The plot as such is besides the point -- 'Norbit' is just another excuse for Murphy to parade around in various latex get-ups as multiple characters. Similar to Sherman Klump from the actor's 'Nutty Professor' movies, Norbit is another mild-mannered, socially-challenged orphan who's secretly in love with the woman of his dreams (Thandie Newton), but lacks the self-confidence to woo her. But the "twist" to 'Norbit' is that our hero also happens to be married -- to the monstrous Rasputia (also Murphy, in another Rick Baker-devised fat suit) -- and must find a way to break it off.
Like 'The Nutty Professor,' 'Norbit' is filled with fat jokes, ethnic stereotypes and negative put-downs. The story has nothing new to say, except that being in love is grand -- and, I suppose, that women will like you so long as you're not fat. The direction by Brian Robbins ('The Shaggy Dog,' 'Varsity Blues') is pedestrian, with little visual flair, while the supporting cast is wasted -- Thandie Newton, in particular, is such a lively, fresh presence that it's a shame to see her wasted in movies like this and 'Crash.'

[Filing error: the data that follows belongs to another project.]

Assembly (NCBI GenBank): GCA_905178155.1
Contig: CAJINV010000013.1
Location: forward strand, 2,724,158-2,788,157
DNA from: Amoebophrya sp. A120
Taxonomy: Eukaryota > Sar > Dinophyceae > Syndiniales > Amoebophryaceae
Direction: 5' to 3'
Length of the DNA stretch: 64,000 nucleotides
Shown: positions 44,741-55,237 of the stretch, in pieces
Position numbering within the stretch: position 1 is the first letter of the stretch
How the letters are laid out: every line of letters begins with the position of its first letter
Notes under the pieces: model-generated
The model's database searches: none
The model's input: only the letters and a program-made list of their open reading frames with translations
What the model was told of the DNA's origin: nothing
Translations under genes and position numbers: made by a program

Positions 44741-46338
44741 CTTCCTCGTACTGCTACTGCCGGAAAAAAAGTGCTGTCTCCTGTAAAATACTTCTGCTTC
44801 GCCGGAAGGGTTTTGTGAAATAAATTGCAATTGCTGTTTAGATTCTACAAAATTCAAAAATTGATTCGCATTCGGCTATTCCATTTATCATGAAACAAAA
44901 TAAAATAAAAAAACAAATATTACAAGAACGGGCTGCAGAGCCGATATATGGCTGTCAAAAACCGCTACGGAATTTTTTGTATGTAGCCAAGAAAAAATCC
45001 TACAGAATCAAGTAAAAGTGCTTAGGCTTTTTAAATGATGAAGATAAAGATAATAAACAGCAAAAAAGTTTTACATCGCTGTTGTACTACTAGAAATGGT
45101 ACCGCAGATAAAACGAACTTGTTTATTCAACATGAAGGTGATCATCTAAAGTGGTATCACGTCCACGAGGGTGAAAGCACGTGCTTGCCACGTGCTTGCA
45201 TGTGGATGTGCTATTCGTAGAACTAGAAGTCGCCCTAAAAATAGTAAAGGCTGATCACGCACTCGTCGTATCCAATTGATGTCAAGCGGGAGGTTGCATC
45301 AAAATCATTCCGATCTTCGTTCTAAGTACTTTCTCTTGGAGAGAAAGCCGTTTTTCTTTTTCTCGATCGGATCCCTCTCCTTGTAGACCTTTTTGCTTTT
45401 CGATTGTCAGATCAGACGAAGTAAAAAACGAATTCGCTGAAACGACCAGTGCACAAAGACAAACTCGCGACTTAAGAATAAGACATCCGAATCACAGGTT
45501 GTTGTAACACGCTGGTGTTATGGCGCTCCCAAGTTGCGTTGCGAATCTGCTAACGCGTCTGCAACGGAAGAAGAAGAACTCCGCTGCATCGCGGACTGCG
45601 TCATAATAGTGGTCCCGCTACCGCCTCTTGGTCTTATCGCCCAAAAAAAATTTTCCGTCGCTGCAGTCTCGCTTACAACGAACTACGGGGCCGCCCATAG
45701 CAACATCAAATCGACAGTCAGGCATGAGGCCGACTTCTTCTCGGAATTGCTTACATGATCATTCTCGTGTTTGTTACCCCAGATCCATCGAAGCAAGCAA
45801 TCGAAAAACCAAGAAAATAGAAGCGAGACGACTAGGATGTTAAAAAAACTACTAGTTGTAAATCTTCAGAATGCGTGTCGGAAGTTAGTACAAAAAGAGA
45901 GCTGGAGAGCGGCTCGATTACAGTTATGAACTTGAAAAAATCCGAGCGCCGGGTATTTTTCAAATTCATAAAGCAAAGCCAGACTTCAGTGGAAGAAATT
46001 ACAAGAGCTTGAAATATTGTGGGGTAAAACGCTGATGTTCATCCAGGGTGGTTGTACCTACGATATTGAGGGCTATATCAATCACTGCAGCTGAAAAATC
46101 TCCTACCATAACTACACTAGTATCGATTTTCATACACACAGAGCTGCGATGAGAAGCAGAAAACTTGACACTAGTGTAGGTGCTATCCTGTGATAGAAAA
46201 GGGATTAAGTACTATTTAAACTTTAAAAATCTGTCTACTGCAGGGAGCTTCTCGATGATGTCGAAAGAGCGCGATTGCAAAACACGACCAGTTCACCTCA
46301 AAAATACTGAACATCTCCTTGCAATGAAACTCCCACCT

But the biggest disappointment of 'Norbit' is Murphy himself. Simply put, he seems to be on autopilot -- his Norbit is a borrowed creation, cribbing liberally from his own better, more inspired characterizations of Buckwheat, Bowfinger and Sherman Klump. I suppose Murphy can do this kind of stuff in his sleep, but that's exactly how it comes off here. Perhaps if he dug deeper to uncover some genuine heart and soul in his characters, all the latex mugging might feel a bit fresher, but as is, 'Norbit' is a big fat waste of time.
Though I'm not convinced Murphy lost his 'Dreamgirls' Oscar because of 'Norbit,' I can't help but hope that the suggestion might give him pause next time he considers taking on a movie as listless and uninspired as this one.
'Norbit' comes to Blu-ray simultaneous with its debut on HD DVD (and standard-def DVD). Unfortunately, I wasn't all that impressed with this 1080p/AVC MPEG-4 transfer.